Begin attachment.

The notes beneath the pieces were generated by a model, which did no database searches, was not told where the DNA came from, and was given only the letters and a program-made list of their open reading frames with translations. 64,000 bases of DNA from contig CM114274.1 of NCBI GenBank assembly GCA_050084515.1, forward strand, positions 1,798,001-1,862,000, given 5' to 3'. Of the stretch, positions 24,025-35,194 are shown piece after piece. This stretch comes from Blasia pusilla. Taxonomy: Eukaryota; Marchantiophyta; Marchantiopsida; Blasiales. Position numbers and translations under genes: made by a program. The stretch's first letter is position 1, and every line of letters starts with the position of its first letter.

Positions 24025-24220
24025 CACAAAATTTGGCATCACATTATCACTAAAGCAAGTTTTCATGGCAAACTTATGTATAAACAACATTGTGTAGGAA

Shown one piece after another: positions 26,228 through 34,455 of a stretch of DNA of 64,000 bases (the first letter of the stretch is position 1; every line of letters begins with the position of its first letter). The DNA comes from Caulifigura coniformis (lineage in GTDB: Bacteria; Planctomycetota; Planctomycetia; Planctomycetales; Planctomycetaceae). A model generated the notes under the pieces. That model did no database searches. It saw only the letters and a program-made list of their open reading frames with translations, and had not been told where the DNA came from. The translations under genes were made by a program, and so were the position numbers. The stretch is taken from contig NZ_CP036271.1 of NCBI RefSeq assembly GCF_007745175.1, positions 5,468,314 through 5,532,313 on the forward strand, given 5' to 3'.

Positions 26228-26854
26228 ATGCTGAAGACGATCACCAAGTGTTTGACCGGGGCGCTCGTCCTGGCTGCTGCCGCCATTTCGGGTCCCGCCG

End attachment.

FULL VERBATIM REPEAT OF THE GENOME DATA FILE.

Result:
The notes beneath the pieces were generated by a model, which did no database searches, was not told where the DNA came from, and was given only the letters and a program-made list of their open reading frames with translations. 64,000 bases of DNA from contig CM114274.1 of NCBI GenBank assembly GCA_050084515.1, forward strand, positions 1,798,001-1,862,000, given 5' to 3'. Of the stretch, positions 24,025-35,194 are shown piece after piece. This stretch comes from Blasia pusilla. Taxonomy: Eukaryota; Marchantiophyta; Marchantiopsida; Blasiales. Position numbers and translations under genes: made by a program. The stretch's first letter is position 1, and every line of letters starts with the position of its first letter.

Positions 24025-24220
24025 CACAAAATTTGGCATCACATTATCACTAAAGCAAGTTTTCATGGCAAACTTATGTATAAACAACATTGTGTAGGAA

Shown one piece after another: positions 26,228 through 34,455 of a stretch of DNA of 64,000 bases (the first letter of the stretch is position 1; every line of letters begins with the position of its first letter). The DNA comes from Caulifigura coniformis (lineage in GTDB: Bacteria; Planctomycetota; Planctomycetia; Planctomycetales; Planctomycetaceae). A model generated the notes under the pieces. That model did no database searches. It saw only the letters and a program-made list of their open reading frames with translations, and had not been told where the DNA came from. The translations under genes were made by a program, and so were the position numbers. The stretch is taken from contig NZ_CP036271.1 of NCBI RefSeq assembly GCF_007745175.1, positions 5,468,314 through 5,532,313 on the forward strand, given 5' to 3'.

Positions 26228-26854
26228 ATGCTGAAGACGATCACCAAGTGTTTGACCGGGGCGCTCGTCCTGGCTGCTGCCGCCATTTCGGGTCCCGCCG